Phlox is an attractive blooming perennial bush which has the potential to grow very large and populate a vast area of space. For this reason, gardeners may wish to transplant their phlox to control its size or beautify another part of the yard with a particularly vivacious species. These step-by-step instructions will teach you how to successfully transplant your phlox, regardless of its size.
Step 1: Prepare the New Transplant Area for Planting
Before you begin dividing your existing Phlox, it is important to prepare the site where the divided plant will be placed in the ground. Choose a site that is appropriate for sustaining a Phlox; make sure that the soil is healthy and well drained. In addition, it is important to consider the amount of water and sunlight that is available in that area of your yard.
When you have determined where you want to plant your divided Phlox, dig a large hole into the ground. It should be at least 2 feet wide and 1 foot deep; you may deepen or widen the hole after you see the root system of the transplanted Phlox.
Step 2: Uproot and Clear the Roots of the Phlox
Phlox can be divided anytime during spring or summer even if the plant is in full bloom. This is true for all varieties except for creeping Phlox which is best divided and transplanted before or after bloom.
Use a strong shovel to clear a large trench around the roots of the phlox plant; dig deep enough into the soil to ensure that you can lift the roots out of the ground. It is not a bad idea to dig deeper than you think you have to, so you don’t have to dig deeper later. Use the tip of your shovel to completely uproot your phlox plant.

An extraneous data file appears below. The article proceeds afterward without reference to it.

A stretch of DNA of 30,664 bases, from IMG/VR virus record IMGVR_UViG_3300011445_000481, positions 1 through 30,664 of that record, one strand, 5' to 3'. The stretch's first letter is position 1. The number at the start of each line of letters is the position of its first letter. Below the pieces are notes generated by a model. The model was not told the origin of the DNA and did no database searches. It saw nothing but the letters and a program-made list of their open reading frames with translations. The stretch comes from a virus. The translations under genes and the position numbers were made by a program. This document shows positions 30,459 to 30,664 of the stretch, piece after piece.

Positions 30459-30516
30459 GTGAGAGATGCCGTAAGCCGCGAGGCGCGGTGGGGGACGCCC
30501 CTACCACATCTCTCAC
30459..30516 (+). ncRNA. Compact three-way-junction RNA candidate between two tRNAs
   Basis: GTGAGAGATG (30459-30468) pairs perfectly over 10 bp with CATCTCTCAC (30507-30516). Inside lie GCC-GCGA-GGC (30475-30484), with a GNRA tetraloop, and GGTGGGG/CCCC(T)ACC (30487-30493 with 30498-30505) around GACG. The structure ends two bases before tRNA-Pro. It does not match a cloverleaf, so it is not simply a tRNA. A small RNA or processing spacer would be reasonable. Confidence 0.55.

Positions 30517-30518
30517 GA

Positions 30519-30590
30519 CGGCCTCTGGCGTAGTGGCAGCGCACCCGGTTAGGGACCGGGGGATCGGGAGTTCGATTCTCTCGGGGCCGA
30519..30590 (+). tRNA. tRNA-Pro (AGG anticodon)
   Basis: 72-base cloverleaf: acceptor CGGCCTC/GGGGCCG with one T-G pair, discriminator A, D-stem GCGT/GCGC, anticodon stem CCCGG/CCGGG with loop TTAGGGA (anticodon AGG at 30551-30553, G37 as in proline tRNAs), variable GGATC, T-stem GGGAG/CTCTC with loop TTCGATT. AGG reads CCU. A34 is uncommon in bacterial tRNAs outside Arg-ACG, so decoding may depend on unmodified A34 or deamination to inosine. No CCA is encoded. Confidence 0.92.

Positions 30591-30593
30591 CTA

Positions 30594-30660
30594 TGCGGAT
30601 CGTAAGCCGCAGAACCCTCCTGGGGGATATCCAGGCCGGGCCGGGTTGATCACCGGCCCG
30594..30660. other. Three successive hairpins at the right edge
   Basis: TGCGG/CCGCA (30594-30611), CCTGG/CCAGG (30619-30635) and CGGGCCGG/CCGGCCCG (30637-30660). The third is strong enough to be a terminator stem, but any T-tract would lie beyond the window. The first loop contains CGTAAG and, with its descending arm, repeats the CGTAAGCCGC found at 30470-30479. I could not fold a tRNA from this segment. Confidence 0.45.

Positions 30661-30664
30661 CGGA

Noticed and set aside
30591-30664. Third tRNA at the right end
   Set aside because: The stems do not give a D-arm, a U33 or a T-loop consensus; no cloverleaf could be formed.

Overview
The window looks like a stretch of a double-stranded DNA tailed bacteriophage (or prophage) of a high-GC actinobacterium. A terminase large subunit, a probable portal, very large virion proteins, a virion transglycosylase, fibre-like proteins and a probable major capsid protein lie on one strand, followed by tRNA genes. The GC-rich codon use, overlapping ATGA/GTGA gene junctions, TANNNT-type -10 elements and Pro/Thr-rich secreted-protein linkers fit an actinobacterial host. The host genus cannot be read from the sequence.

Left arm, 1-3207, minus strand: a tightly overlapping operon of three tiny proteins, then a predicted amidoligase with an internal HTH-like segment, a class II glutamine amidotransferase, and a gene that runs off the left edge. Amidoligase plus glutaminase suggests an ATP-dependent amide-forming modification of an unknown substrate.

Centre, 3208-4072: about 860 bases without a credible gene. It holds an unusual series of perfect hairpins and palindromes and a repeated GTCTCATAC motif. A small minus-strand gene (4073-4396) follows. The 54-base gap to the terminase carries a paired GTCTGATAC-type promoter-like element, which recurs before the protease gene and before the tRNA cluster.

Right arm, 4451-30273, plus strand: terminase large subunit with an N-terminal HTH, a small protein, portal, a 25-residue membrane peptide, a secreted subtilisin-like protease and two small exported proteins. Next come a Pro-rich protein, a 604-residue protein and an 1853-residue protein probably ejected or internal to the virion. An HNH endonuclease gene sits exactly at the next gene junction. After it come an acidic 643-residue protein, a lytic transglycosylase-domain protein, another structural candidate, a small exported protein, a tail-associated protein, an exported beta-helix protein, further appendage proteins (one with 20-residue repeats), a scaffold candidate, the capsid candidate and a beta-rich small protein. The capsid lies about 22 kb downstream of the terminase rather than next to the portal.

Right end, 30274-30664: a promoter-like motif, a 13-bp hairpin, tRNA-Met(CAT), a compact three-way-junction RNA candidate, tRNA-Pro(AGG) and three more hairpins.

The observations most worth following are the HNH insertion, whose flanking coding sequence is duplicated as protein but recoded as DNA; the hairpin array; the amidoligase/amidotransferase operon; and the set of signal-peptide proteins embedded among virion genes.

Once the roots are exposed, you can use your hands or a hose to loosen the soil that has invariably become entwined and caked onto the roots of the plant. Try to expose as much of the root system that you can without damaging the roots.
Step 3: Trim Unhealthy Roots and Divide the Plant
Once the root system is exposed, you may choose to divide the phlox plant into several separate entities. Use a sharp tool to cut the phlox into separate divisions, taking care to maintain a large root system for each of the divisions.
Once divided you can use a sharp pruning tool to trim back the roots and eradicate any unhealthy roots. Unhealthy roots are identified by their slimy or soggy appearance and texture as well as a deep yellow and brown color.
It is not a bad idea to eliminate about one third of each of the plant's root mass. This elimination simply frees up space for the plant to send off new and healthier roots.
Step 4: Transplant the Phlox or Phlox Divisions
Return to the area where you plan on transplanting the phlox; if necessary, deepen the hole so that it is just a bit deeper than the original root depth. Next, place the phlox plant in its hole taking care to spread out the roots. Fill the hole with soil before watering in the transplant; while watering you may notice that the plant needs more soil. Simply place more soil into the hole and water the plant until it is completely surrounded by soil.
Finally, cut off any blossoms that the phlox may have to divert energy down into the plant's root system.